Beloved actor helps put a face on nation’s elder abuse ‘pandemic’


By Sondra L Shapiro

Tears with my morning coffee. That’s not the best way to start the day. Yet, that’s how it began when I turned on the news and saw one of the nation’s most beloved actors, Mickey Rooney, 91, pouring out his heart to lawmakers about the abuse that made him feel powerless against supposed loved ones.

A lock on his fridge, $400,000 stolen, his passport taken — these are just some of the atrocities Rooney has endured.

“I felt trapped, scared, used and frustrated,” Rooney told a special Senate committee considering legislation to curb abuse of seniors. “But above all, when a man feels helpless, it’s terrible.”

That sense of helplessness is a condition that begins and ends the day for hundreds of thousands of elderly nationwide, in what is being referred to as the “silent pandemic.”

“I was told to shut up and be quiet: you don’t know what you’re talking about.” said Rooney.

Such cruelty toward anyone, let alone an elderly person, is beyond comprehension. Yet, according to a new Government Accountability Office (GAO) study, 32 states reported 378,000 individuals suffered elder abuse or neglect last year. Massachusetts had 20,000 of those cases — with an average of 54 new reports coming in everyday.

According to Mass Home Care, for every one case of abuse, 24 go unreported because victims are afraid, embarrassed and ashamed.

So it took courage for Rooney, a national figure, to step forward. “For years I suffered silently, unable to muster the courage to seek the help I needed,” Rooney said.

His experience proves that elder abuse happens to people from all walks of life. “If elder abuse happened to me, Mickey Rooney, it can happen to anyone,” he said during his Senate testimony.

Various factors appear to place older adults at greater risk: Physical and cognitive impairments, mental problems and low social support.

According to the GAO report, relatives and friends are responsible for the brunt of mistreatment. By definition, abuse can be physical, sexual, emotional, financial or neglect by a caregiver. It was Rooney’s stepson, Chris Aber, who purportedly withheld food and medicine and meddled in his personal finances.

Rooney obtained a restraining order from a judge in Los Angeles to keep Aber, away from him until an April 5 court hearing.

The GOA report found that resources for protective services are not keeping pace with the increasing caseload and complexity of each report. Although the Older Americans Act of 1965 has called attention to the importance of federal leadership in the elder justice area, it has not been a national policy priority. The Federal Administration on Aging (AoA) is supposed to provide that leadership, but has done very little.

The GAO report advises:

• Health and Human Services, which oversees AoA, determine the feasibility of providing guidance to state-level adult protective services.

•The attorney general facilitate the development and implementation of a state/federal data system. •Congress consider requiring HHS to conduct a periodic study to estimate the extent of elder abuse.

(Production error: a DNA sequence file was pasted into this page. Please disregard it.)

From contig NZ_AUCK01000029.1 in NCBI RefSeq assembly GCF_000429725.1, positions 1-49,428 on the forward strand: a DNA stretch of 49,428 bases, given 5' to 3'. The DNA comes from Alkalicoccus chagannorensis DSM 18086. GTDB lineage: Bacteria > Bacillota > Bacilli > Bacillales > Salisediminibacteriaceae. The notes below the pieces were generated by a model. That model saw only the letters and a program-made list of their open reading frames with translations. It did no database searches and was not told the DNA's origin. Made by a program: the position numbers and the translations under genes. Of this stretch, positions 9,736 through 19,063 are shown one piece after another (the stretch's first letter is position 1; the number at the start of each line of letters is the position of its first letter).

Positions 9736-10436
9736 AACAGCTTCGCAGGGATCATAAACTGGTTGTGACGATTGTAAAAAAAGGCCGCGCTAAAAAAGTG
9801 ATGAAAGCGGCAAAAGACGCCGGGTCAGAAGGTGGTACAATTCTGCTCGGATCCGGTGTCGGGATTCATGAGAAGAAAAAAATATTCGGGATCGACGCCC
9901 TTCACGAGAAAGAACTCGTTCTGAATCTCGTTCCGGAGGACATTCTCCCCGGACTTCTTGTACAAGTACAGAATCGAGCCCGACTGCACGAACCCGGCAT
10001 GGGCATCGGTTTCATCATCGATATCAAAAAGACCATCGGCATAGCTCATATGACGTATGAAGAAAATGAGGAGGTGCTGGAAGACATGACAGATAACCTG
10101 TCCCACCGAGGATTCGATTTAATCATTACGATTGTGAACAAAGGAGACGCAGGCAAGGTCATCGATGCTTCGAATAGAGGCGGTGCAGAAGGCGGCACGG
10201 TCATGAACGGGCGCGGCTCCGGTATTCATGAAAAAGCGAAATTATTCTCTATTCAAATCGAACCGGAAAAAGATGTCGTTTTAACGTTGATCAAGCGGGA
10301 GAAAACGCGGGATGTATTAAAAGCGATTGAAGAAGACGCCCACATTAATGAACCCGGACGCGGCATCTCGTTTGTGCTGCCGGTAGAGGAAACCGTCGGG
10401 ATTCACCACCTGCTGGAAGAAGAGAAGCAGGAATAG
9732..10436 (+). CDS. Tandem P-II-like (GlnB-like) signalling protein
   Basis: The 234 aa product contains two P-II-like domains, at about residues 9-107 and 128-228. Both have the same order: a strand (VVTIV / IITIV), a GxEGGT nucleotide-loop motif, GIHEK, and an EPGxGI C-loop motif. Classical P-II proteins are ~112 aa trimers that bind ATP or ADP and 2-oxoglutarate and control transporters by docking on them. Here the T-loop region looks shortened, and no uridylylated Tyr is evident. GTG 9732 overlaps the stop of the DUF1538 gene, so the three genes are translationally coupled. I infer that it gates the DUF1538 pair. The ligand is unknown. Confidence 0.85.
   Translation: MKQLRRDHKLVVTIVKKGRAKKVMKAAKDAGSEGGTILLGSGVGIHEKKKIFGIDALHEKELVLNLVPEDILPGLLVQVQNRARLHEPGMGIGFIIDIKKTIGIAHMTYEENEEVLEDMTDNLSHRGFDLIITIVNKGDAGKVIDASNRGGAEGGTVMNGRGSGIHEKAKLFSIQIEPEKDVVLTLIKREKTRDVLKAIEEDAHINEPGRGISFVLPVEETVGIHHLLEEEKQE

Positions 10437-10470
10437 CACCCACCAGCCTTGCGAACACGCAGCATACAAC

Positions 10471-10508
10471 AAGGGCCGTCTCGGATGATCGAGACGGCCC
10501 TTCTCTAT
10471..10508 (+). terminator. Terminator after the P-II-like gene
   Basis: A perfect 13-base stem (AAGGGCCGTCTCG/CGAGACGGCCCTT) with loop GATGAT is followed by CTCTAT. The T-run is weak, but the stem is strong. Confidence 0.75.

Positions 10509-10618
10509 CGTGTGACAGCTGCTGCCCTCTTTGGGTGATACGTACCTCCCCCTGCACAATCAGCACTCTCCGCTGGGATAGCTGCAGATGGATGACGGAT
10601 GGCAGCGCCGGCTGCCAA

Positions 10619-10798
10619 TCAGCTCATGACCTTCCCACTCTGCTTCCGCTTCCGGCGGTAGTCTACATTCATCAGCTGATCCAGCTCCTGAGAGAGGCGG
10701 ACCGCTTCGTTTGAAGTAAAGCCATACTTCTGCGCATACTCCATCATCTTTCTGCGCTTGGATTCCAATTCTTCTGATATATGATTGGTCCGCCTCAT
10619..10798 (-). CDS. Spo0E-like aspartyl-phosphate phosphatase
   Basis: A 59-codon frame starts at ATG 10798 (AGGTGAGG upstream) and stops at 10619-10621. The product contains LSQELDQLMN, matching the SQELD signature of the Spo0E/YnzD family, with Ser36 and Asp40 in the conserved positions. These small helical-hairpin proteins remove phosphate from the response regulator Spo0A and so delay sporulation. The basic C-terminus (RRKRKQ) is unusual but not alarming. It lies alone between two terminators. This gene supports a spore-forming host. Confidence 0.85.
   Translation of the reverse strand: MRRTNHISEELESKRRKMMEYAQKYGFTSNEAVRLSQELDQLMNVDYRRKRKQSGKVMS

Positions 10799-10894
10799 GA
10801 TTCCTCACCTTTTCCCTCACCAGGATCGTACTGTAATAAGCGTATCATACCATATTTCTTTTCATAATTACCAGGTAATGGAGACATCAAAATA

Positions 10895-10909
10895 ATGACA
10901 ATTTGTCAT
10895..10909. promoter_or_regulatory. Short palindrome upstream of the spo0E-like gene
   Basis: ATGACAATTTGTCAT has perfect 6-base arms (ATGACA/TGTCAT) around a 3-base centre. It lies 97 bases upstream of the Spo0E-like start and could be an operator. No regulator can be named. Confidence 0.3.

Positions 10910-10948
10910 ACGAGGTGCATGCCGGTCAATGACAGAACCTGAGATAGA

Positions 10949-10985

What it all comes down to is that something needs to be done on behalf of our nation’s most vulnerable citizens.

According to the GAO report, bad economic conditions has forced most states to level fund or cut funding for adult protective services (APS).

Here in the Bay State, a law protecting older people has been on the books for 27 years. It requires certain “mandated reporters,” such as doctors, nurses, police, firefighters, directors of home health agencies and home care agencies to file a report if they have “reasonable cause to believe” that an elder has been abused or neglected. But anyone can make an abuse report.

If an investigation confirms abuse or neglect, the elder is offered an array of support services. In cases of serious abuse, a report to the district attorney is made for possible prosecution.

A lack of funding has forced protective agencies here to “triage” some abuse reports, leaving them only partially investigated. Mass Home Care claims child abuse and domestic violence programs are funded 31 times higher than protective care for the elderly.

Statewide, advocates are seeking an appropriation of $17.2 million — slightly above the 2010 appropriation level of $16.7 million that was available before $1.45 million was cut back from the appropriation last summer.

Recent federal and state attention to this issue should instill in local lawmakers an urgency to appropriately fund adult protective services at levels that can make a difference. Nationwide, the publicity should encourage victims of abuse, who have been too afraid or ashamed, to come forward. Take it from beloved public figure, who risked so much by appearing publically. “Please, for yourself, end the cycle of abuse and do not allow yourself to be silenced any longer,” Rooney said.

“You are not alone and you have nothing to be ashamed of. You deserve better. You deserve the right to control your life …”

During a recent Senate hearing, Sen. Richard Blumenthal D-Conn, said elder abuse is a “hidden scourge in our society. … But these are crimes, and they should be reported. It is unacceptable in our society that we allow so many elders to be victims ….”

How could such cruelty toward the vulnerable not bring tears to our eyes?

Sondra Shapiro is the executive editor of the Fifty Plus Advocate. Contact her at or read more at